Stiles CFO Robert Esposito Wins SFBJ CFO Award

We are extremely proud to announce that Stiles Chief Financial Officer, Robert Esposito, was honored by the South Florida Business Journal with the coveted CFO of the Year Award in the private company category. The 2020 CFO Awards honorees were celebrated Jan. 30, 2020 at Signature Grand in Davie.

From the South Florida Business Journal on Jan. 30, 2020

The economy is strong, the region is growing and many companies — especially those whose CFOs are being honored in this year's CFO Awards — are enjoying solid performance. That doesn't mean these executives are without worry.

Uncertainty about the future raises cause for concern for many. Historically low unemployment spurs the need to be an "employer of choice" in order to attract and retain the best talent who can help drive returns. They're always tasked with meeting stakeholders' expectations.

What's in the DNA of successful CFOs that empowers them to continually meet the demands of the balance sheet, management and marketplace?

For them, it's a love of numbers; the support of a strong team; and a clear, shared vision of the future.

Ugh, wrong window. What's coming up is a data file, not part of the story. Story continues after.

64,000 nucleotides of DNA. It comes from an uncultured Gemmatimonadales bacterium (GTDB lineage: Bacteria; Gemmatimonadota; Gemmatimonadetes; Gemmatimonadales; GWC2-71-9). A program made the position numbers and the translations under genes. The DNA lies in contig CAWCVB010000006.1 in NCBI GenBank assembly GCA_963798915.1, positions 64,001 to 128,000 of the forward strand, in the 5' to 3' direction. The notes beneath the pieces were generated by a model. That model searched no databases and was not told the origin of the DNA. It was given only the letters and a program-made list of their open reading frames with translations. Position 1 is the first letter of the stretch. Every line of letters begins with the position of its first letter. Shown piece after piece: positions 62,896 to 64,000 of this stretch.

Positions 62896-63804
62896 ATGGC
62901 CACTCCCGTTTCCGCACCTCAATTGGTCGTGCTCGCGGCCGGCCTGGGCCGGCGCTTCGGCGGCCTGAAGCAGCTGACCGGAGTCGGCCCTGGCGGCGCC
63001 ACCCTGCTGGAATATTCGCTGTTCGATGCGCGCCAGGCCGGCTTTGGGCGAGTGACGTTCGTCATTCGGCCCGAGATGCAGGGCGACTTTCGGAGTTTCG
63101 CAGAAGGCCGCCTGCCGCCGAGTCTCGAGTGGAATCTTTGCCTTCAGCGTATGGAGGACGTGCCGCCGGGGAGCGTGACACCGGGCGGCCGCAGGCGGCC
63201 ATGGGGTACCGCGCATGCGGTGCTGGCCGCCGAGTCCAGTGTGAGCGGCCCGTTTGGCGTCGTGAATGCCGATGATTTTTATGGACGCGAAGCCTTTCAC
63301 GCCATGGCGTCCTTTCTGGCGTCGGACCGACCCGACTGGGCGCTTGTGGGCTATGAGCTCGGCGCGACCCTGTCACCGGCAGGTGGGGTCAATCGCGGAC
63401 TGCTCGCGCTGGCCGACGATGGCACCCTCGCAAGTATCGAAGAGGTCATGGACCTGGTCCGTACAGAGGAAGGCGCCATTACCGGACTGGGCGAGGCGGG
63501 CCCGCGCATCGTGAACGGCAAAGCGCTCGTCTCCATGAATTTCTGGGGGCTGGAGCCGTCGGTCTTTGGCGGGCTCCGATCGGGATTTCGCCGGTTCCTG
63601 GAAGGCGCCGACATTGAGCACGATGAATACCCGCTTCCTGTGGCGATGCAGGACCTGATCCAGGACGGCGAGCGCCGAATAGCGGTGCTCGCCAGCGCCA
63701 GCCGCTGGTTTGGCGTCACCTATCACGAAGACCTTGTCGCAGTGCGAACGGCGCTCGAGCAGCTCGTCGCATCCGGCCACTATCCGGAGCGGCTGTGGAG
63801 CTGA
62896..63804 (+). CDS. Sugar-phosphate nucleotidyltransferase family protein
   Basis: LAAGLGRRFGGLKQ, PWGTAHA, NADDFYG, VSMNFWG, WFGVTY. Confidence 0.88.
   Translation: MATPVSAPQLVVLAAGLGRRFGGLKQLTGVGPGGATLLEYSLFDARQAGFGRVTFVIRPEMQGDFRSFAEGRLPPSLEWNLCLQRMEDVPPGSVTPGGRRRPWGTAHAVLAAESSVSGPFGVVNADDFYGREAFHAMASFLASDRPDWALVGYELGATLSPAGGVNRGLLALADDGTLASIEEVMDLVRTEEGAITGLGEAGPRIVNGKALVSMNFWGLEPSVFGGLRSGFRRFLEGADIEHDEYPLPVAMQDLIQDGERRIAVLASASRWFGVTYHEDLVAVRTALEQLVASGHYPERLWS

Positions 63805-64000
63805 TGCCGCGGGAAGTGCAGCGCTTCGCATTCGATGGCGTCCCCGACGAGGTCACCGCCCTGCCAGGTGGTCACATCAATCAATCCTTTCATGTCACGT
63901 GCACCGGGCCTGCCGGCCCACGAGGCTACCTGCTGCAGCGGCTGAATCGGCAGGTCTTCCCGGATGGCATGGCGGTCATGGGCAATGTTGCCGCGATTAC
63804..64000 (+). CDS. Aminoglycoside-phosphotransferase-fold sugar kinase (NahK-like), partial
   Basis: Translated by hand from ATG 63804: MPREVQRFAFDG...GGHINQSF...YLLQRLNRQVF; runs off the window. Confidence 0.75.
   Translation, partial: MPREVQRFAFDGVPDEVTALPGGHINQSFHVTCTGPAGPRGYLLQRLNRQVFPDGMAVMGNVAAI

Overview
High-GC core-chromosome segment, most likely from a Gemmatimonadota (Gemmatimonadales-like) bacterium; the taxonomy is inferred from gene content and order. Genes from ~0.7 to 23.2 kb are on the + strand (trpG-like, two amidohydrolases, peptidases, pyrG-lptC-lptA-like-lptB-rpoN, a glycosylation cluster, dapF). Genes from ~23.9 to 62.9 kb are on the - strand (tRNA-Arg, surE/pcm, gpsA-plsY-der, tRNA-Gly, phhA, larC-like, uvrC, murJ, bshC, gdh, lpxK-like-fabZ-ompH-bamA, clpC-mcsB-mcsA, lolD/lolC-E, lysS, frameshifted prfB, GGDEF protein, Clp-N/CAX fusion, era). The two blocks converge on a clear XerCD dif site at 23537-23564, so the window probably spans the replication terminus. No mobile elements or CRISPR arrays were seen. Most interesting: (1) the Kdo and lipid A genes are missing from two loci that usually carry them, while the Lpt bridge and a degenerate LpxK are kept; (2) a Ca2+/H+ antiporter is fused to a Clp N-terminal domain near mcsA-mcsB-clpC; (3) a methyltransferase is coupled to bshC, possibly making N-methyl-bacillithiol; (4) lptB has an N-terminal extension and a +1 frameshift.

For most, that future includes a goal of giving back. Whether mentoring protégés today or teaching students tomorrow, they want to help guide the next generation of financial leaders. By sharing their knowledge and lessons, they can help create career and corporate success.

By driving peak performance today and building leadership for tomorrow, they can help ensure a strong future for their teams, organizations and legacies.

WINNER: $100 Million to $500 Million

Robert Esposito, CFO, Stiles

Birthplace: Panama City

Education: B.A., Florida State University

Career: Audit, tax manager, Kenneth Leventhal & Co.

What would be your second career? I would love to teach accounting, finance and real estate at the college level. I think I can provide real-world insights that would help prepare the next generation to work and understand the industry.

What have you learned from your mentor? The most important thing my mentor taught me was to listen to everything before making a decision. If I were mentoring, I would pass this invaluable skill on, along with explaining the importance of being fair. Not everyone is going to agree with or like a decision, but if they feel that they are being treated fairly, they will provide support. Additionally, loyalty and ensuring that decisions are made ethically and morally have all contributed to my career success.

Professionally speaking, what's next for you? After I complete my tenure at Stiles, I would like to move toward teaching.